The Foundation has an interest in this case because it believes that this nation’s laws should reflect the moral basis upon which the nation was founded, and that the ancient roots of the common law, the pronouncements of the legal philosophers from whom this nation’s Founders derived their view of law, the views of the Founders themselves, and the views of the American people as a whole from the beginning of American history at least until very recently, have held that homosexual conduct is immoral and should not be sanctioned by giving it the official state sanction of marriage.

The Foundation for Moral Law counselor who filed the brief is John Eidsmoe, a wingnut who tried to get the U.S. military to provide "ex-gay" therapy to gay soldiers who would otherwise rape kids. Unsurprisingly, he follows the American Taliban mentality of promoting rule by biblical law.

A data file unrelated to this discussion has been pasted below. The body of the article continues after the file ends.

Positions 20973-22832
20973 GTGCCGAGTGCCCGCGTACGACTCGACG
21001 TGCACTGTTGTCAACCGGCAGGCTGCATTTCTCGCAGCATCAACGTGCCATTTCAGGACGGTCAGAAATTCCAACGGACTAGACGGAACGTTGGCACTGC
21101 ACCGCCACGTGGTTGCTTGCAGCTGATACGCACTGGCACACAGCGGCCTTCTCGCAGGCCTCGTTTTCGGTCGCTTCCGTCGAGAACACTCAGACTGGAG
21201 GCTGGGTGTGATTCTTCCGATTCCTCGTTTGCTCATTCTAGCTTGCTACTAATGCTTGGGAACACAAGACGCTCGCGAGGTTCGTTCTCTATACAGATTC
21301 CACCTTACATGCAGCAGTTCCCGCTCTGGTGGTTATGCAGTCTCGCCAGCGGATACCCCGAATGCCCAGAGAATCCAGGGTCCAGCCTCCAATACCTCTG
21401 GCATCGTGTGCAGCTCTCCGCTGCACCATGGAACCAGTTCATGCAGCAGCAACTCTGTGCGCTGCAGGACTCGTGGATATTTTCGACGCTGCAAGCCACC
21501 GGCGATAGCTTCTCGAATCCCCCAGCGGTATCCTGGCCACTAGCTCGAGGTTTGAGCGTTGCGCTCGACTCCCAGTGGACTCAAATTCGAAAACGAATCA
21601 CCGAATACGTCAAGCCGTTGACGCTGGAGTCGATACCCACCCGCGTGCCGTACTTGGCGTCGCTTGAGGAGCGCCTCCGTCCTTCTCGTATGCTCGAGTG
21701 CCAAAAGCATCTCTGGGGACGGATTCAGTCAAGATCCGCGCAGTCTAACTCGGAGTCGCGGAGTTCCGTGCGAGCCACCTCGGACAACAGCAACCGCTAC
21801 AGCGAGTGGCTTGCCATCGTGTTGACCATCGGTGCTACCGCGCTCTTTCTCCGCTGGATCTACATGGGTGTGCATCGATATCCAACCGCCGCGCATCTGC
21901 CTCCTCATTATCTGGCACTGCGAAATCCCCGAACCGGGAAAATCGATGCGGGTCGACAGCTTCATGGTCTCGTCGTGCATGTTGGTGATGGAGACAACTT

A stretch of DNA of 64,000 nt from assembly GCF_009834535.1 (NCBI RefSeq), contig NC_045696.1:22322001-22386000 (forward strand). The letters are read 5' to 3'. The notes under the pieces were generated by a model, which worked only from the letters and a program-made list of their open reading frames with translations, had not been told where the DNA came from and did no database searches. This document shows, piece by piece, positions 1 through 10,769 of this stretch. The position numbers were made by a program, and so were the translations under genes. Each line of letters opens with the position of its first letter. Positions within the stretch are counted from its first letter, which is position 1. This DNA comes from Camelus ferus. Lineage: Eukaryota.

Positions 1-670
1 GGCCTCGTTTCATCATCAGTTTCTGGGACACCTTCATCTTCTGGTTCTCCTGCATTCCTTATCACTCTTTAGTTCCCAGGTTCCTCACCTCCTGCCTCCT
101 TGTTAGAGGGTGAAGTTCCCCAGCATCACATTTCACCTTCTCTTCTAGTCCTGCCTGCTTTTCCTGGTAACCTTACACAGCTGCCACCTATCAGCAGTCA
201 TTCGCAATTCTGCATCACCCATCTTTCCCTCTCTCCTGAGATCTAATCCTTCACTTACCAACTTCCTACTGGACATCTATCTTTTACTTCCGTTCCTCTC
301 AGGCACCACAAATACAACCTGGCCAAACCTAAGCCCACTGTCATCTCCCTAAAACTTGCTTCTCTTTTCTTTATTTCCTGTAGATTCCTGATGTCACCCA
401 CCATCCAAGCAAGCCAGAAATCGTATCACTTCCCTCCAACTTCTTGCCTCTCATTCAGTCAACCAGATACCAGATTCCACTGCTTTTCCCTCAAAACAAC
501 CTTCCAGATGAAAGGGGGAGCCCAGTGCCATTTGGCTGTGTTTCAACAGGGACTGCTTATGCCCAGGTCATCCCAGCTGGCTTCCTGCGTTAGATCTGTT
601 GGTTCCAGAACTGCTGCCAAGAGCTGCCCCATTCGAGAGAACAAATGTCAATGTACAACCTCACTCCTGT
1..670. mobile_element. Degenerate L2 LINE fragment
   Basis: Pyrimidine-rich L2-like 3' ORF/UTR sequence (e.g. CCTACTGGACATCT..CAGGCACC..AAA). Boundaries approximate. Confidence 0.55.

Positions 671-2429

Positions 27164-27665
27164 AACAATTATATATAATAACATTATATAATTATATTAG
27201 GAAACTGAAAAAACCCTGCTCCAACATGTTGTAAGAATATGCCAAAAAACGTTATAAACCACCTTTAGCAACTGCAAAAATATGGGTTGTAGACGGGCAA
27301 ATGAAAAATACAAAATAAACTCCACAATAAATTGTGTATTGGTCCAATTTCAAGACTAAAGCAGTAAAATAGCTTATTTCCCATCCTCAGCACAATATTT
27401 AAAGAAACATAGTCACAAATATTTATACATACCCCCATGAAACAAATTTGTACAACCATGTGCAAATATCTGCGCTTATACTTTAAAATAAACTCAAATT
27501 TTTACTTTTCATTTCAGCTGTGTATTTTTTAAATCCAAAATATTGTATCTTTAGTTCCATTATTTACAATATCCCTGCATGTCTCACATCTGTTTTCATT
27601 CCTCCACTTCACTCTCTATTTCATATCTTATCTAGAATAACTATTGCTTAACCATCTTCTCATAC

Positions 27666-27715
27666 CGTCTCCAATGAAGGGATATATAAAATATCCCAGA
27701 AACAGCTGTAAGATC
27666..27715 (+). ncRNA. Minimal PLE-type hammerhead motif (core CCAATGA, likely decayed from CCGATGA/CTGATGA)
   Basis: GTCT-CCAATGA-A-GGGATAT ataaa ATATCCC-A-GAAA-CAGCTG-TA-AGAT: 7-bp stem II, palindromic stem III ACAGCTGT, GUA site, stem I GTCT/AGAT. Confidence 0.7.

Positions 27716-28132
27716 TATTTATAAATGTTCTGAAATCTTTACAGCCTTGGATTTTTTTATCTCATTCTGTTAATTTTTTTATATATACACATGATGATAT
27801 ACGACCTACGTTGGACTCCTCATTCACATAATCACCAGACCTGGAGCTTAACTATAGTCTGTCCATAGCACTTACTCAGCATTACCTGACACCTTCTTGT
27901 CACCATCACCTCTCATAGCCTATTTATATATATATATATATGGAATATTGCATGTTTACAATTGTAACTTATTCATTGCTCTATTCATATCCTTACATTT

National Organization for Marriage Continues Its Fight Against Oregon's Pro-Gay Marriage Ruling

OregonFollowing U.S. District Court Judge Michael McShane's ruling back in May striking down Oregon's ban on gay marriage, the National Organization for Marriage asked the Ninth Circuit Court of Appeals to halt the decision. Two weeks ago, a three judge panel of the Ninth Circuit denied NOM its request, leading to the anti-gay organization to now ask the full Ninth Circuit Court to reconsider the decision.

The Oregonian reports:

NOM unsuccessfully sought to gain standing to appeal McShane's decision. But McShane denied the group's attempt to intervene in the case and NOM has so far failed to find any success on appeal.